The problem is that with such a wide range in both audience members and topics, the mission of the symposium was often times lost. Many of the panels kept science and art  in isolation. Powerpoint lectures looked as if they were lifted straight from a professor's lecture notes. Appropriate in a classroom setting, but off-putting for this event. Similarly, several artists could not analyze their thinking behind their artistic choices, giving very little information beyond "I did this because it looked nice." Furthermore, they seemed to lack the curiosity to find out why their art is capable of captivating their fans. Luckily, there were a handful of people that truly embraced the nature of the event from both scientific and artistic perspectives.

William Stoehr gave a very thoughtful approach to the elements of his portraits. He employs opposing color mixtures in his portrait's eyes to achieve a subtle shimmering effect, similar to how red text on a green background pops out and demands attention. In using a garden hose to drench part of his canvas, he saw the resulting change in luminance and how it fooled around with depth perception. As he later pointed out, he didn't realize the biological basis behind these phenomena until speaking with visual scientists. They were perceptual processes that could be traced back to how the retina is structured to process color and how parts of visual cortex assemble three dimensional constructs from two dimensional inputs.

Jonah Bokaer presented his choreography in a similar manner. Using software that can generate all types of three-dimensional body movement, he sought those that looked impossible. The digital mannequin's arms were twisted to look as if they were dislocated. Its limbs regularly passed through its torso. With those videos in mind, he aimed to reproduce the impossible movements, resulting in "False Start". He challenges the viewer's own ideas regarding body control, contorting as if some undetected force is throwing him about stage. By bringing ragdoll physics to life, he causes a cognitive dissonance in the viewer's perception.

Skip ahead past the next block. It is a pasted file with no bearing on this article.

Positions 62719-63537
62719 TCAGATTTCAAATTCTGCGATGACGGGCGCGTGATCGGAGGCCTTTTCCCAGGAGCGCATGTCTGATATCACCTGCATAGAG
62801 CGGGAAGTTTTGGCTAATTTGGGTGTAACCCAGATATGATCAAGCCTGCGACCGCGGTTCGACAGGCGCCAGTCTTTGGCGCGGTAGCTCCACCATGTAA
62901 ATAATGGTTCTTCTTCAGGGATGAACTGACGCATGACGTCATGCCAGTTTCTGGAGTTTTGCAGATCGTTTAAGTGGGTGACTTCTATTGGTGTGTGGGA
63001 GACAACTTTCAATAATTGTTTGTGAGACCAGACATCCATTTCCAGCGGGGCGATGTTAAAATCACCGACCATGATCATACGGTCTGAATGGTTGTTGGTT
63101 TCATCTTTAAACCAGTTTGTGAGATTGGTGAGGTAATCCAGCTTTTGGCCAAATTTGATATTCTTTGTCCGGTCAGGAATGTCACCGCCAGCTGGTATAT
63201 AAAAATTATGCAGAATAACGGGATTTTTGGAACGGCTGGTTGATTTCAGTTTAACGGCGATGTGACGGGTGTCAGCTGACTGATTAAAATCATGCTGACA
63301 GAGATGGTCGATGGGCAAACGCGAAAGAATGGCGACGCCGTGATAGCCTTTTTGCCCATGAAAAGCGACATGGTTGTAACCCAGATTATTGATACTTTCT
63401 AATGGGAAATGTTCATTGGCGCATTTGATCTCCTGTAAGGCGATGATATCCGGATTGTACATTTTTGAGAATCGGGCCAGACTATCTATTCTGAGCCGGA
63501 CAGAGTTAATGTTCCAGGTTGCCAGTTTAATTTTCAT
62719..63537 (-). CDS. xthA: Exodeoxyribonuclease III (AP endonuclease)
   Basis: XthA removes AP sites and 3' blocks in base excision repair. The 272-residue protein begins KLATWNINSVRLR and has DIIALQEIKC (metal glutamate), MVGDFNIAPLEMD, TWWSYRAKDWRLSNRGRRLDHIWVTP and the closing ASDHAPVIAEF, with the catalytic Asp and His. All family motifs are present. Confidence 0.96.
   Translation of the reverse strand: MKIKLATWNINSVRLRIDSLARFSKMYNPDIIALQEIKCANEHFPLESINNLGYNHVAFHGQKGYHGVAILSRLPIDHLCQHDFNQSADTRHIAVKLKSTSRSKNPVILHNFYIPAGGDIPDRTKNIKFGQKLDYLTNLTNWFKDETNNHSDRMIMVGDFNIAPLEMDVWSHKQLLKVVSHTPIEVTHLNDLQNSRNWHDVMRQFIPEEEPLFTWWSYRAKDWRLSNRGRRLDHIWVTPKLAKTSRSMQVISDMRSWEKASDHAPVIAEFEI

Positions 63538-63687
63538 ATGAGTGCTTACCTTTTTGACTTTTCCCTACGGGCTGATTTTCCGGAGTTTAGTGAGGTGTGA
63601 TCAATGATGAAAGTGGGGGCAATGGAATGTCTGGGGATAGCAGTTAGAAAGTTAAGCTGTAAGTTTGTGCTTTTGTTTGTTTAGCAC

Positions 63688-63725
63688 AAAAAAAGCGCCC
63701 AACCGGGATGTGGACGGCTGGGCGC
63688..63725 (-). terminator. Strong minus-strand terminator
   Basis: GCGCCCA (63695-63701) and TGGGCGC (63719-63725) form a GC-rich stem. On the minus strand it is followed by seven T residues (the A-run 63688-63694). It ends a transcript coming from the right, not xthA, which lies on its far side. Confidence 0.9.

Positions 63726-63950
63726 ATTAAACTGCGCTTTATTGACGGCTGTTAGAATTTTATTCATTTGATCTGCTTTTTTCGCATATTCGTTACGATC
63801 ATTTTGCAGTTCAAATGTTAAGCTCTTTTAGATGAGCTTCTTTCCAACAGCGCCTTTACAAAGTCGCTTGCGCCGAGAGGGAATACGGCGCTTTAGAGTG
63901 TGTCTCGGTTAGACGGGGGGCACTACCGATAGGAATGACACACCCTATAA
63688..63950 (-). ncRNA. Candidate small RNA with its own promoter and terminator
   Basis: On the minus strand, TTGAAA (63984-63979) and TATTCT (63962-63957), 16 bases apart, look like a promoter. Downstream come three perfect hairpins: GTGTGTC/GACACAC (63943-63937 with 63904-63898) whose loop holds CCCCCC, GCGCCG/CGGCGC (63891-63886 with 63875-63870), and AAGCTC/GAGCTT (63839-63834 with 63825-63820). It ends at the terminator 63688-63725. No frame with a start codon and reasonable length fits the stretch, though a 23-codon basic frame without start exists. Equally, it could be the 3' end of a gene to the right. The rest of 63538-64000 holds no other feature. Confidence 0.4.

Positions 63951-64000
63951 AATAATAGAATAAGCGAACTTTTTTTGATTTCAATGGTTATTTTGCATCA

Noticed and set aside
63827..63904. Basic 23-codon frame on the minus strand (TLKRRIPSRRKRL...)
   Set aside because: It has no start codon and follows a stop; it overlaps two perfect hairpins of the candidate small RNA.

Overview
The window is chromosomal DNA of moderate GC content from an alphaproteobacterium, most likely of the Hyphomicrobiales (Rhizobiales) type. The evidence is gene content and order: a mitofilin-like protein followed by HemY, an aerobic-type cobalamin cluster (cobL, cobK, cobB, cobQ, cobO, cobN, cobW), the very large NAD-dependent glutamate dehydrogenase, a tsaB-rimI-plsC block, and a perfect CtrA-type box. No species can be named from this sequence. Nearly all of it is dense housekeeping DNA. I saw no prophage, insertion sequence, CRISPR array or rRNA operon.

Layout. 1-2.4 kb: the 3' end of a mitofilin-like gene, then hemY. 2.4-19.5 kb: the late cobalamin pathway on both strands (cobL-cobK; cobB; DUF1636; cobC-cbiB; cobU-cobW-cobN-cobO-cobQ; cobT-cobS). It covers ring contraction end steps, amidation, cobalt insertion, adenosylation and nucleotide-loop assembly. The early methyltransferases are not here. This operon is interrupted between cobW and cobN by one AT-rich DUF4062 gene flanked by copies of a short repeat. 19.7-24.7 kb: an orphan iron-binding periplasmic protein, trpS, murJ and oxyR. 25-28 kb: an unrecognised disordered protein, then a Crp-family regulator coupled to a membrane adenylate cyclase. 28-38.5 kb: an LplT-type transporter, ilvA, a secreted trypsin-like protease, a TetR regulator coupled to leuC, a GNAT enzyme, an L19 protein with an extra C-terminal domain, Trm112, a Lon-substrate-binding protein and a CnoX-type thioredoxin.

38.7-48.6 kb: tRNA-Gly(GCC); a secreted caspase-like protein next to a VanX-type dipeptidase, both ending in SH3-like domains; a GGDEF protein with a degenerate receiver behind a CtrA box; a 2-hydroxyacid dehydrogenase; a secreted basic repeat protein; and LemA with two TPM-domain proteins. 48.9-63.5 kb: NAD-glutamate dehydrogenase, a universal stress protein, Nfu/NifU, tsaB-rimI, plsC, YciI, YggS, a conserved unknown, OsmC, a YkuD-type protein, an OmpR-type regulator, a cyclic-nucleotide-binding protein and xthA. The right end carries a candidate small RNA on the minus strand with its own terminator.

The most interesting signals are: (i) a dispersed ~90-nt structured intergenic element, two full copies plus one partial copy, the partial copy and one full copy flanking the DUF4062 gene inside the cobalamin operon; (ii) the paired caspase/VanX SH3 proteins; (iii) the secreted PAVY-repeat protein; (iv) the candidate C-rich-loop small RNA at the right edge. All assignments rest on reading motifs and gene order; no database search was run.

Finally, Charles Limb best exemplified how to properly engage the audience as a scientist during his panel on musical creativity. Instead of adhering to a strict presentation order (starting with background information and his own lab's research and then talking to each musician one by one), he approached it like naturally engaging conversation. Charles' research is interesting and worthy of the spotlight on their own, but on this day it served only to highlight the intricate cognitive nature that governs jazz improvisation. 

It's unreasonable to expect a Freaky Friday resolution to the symposium. Complete and thorough understanding between the two parties is impossible in only two days. Nevertheless, though each speaker was capable of generating interest during his or her own talk, there was often times a large disconnect linking the sensory information to its aesthetic value. For an inaugural event, it achieved its baby steps. Here's hoping they take long strides in future years.